Kirtland's Warbler
(Setophaga kirtlandii)


Picture of bird
© John Reaume
For additional photos and vocalizations, visit Dendroica. (Link opens in a new window.)

In Canada, the Kirtland's Warbler breeds in regenerating jack pine stands in Ontario and possibly Quebec in extremely small numbers (less than 10 individuals). The bulk of the population is found across the border, in Michigan. While the population is clearly well below sustainable levels in Canada, it continues to be reported sporadically, and evidence for seven nests has been found at Canadian Forces Base Petawawa since 2007. The species was first designated as Endangered in 1979, by the Committee on the Status of Endangered Wildlife in Canada due to its globally small population and restrictive breeding habitat requirements, and this status was most recently confirmed in 2008 (COSEWIC 2008b). This species has been identified as a priority for conservation and/or stewardship in one or more Bird Conservation Region Strategies in Canada.


Listing of the main designations for the species
DesignationStatusDateSubspecies, population
COSEWIC (Canada)Endangered2008 
SARA (Canada)Endangered2003 
IUCN (Global)Near threatened2012 
Partners in Flight (North America)Stewardship List, Watch List Species2012 
Wild Species (Canada)At Risk2010 
Partners in Flight (Tri-National Vision)High Tri-National Concern2012 
Bird Conservation Region StrategyPriority Species2013 

Population status

Geographic areaStatusReliability
CanadaLittle ChangeLow

Population estimate

Canada< 50 adults

Distribution maps


Migration strategy, occurrence

Long-distance migrant

Responsibility for conservation of world population

CanadaVery Low

Conservation and management

There are two main factors that are thought to limit this species' abundance: loss and degradation of jack pine barrens mainly due to fire suppression, and reduction in productivity due to brood parasitism by the Brown-headed Cowbird (COSEWIC 2008b). However, habitat loss may not be as important in Canada as it may be for populations in the United States, because there appears to be habitat still available in Canada (COSEWIC 2008b). Populations in the United States have increased since the 1990s after an increase in suitable breeding habitat as a result of management activities and two large wildfires in the late 1970s / early 1980s. Brown-headed Cowbird populations were also controlled during that time. Environment Canada, Canadian Wildlife Service, is working with the Canadian Kirtland's Warbler Recovery Team and the Ontario Ministry of Natural Resources to both increase the survey effort and ensure management for the species on crown land through forest management planning (see Environment Canada 2006). For information on the legal status of this species under the Species at Risk Act (SARA) and to view the Recovery Strategy, see the SARA Registry.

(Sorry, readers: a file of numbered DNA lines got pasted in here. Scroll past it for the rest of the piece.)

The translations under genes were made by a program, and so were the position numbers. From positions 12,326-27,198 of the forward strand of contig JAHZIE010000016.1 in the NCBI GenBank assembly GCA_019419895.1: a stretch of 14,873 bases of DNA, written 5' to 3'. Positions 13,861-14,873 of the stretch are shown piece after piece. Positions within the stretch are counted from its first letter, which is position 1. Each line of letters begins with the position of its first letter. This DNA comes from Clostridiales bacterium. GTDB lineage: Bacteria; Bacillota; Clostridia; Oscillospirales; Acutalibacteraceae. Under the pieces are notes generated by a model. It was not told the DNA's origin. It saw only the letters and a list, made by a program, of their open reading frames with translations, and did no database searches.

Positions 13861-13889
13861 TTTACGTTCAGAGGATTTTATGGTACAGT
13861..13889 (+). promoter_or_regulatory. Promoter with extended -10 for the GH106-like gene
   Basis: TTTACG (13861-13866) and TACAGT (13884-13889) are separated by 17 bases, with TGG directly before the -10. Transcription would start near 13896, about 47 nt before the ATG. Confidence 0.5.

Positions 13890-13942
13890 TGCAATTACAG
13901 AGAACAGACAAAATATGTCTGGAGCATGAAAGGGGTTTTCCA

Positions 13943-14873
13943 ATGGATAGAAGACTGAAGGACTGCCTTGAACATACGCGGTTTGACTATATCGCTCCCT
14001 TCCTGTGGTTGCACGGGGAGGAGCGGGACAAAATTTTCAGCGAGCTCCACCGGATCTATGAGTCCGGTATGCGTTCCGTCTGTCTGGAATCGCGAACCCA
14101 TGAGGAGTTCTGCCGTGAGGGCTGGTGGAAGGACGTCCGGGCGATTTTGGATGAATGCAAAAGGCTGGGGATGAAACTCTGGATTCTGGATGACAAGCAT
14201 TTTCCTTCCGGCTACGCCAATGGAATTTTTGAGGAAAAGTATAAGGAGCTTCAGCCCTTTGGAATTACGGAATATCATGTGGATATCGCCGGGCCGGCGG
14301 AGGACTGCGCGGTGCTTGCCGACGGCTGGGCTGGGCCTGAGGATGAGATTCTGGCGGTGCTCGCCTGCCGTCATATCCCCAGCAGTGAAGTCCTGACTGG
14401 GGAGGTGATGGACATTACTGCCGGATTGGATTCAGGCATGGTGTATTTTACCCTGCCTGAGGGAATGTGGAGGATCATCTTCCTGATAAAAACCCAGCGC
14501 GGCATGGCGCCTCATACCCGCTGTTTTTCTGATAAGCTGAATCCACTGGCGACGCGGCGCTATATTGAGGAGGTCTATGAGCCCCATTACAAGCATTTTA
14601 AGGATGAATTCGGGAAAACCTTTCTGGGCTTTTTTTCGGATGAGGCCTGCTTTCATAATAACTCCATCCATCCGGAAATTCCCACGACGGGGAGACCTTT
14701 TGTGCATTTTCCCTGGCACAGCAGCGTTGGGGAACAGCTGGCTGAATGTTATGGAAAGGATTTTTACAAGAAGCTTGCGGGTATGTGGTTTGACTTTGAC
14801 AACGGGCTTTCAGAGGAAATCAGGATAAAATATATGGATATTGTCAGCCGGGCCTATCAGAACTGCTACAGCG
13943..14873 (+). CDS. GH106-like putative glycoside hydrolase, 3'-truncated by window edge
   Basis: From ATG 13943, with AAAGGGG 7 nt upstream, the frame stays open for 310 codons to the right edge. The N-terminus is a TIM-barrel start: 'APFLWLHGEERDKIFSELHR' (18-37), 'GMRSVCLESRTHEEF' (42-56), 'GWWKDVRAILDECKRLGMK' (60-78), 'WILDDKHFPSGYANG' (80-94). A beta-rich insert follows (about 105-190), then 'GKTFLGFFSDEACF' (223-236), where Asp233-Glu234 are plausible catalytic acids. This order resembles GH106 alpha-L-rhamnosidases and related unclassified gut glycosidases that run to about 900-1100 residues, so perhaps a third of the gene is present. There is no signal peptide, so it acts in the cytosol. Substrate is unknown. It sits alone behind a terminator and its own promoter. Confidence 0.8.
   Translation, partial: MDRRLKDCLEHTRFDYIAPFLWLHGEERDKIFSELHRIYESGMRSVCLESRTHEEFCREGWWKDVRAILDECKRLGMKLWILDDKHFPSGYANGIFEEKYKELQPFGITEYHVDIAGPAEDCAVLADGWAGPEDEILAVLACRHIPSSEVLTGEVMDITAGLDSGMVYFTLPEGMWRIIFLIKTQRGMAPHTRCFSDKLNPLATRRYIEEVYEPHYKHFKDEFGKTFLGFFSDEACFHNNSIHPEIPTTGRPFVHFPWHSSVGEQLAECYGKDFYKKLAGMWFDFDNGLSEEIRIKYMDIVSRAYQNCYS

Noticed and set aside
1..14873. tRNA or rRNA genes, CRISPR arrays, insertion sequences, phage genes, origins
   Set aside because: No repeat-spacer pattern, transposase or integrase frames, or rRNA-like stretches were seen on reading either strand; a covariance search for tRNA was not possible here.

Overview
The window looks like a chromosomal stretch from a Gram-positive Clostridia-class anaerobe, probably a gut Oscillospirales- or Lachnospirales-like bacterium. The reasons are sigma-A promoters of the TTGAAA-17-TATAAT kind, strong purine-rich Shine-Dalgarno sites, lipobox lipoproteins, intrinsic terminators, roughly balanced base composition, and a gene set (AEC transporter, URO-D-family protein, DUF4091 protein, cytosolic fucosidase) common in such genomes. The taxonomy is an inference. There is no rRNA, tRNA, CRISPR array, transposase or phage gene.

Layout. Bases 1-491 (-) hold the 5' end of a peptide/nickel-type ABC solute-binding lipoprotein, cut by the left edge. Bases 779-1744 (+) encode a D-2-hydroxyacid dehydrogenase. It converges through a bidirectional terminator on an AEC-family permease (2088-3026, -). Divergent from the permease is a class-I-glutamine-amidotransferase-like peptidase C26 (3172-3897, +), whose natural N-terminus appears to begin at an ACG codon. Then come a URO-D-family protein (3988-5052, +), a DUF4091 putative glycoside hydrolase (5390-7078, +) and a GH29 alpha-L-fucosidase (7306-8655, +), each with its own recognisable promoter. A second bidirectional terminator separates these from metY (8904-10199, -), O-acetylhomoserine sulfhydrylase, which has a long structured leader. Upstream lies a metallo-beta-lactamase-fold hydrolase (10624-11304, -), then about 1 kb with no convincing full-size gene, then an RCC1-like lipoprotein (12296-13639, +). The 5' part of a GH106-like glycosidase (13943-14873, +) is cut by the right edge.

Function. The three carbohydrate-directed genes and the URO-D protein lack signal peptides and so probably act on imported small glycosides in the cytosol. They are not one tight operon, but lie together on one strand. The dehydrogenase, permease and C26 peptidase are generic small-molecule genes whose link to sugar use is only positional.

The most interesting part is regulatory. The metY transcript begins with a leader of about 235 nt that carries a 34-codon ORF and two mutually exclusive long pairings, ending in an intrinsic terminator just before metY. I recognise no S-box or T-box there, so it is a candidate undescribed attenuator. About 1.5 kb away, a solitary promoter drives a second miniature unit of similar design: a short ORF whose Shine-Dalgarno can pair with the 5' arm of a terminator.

Bird conservation region strategies

Environment and Climate Change Canada and partners have developed Bird Conservation Region Strategies in each of Canada’s Bird Conservation Regions (BCRs). In these strategies, selected species are identified as priorities for one or more of the following reasons:

  • conservation concerns (i.e., species vulnerable due to population size, distribution, population trend, abundance, or threats)
  • stewardship responsibilities (i.e., species that typify the regional avifauna or have a large proportion of their range or population in the sub-region)
  • management concerns (i.e., species that require ongoing management because of their socio-economic importance as game species, or because of their impacts on other species or habitats)
  • other concerns (i.e., species deemed a priority by regional experts for other reasons than those listed above or because they are listed as species at risk or concern at the provincial level)

Select any of the sub-regions below to view the BCR strategy for additional details.

BCRs, marine biogeographic units, and sub-regions in which the species is listed as a priority
RegionSub-region and priority type
Boreal Hardwood TransitionBoreal Hardwood Transition, sub-region and priority type: Ontario Region
Lower Great Lakes/St. Lawrence PlainLower Great Lakes/St. Lawrence Plain, sub-region and priority type: Ontario Region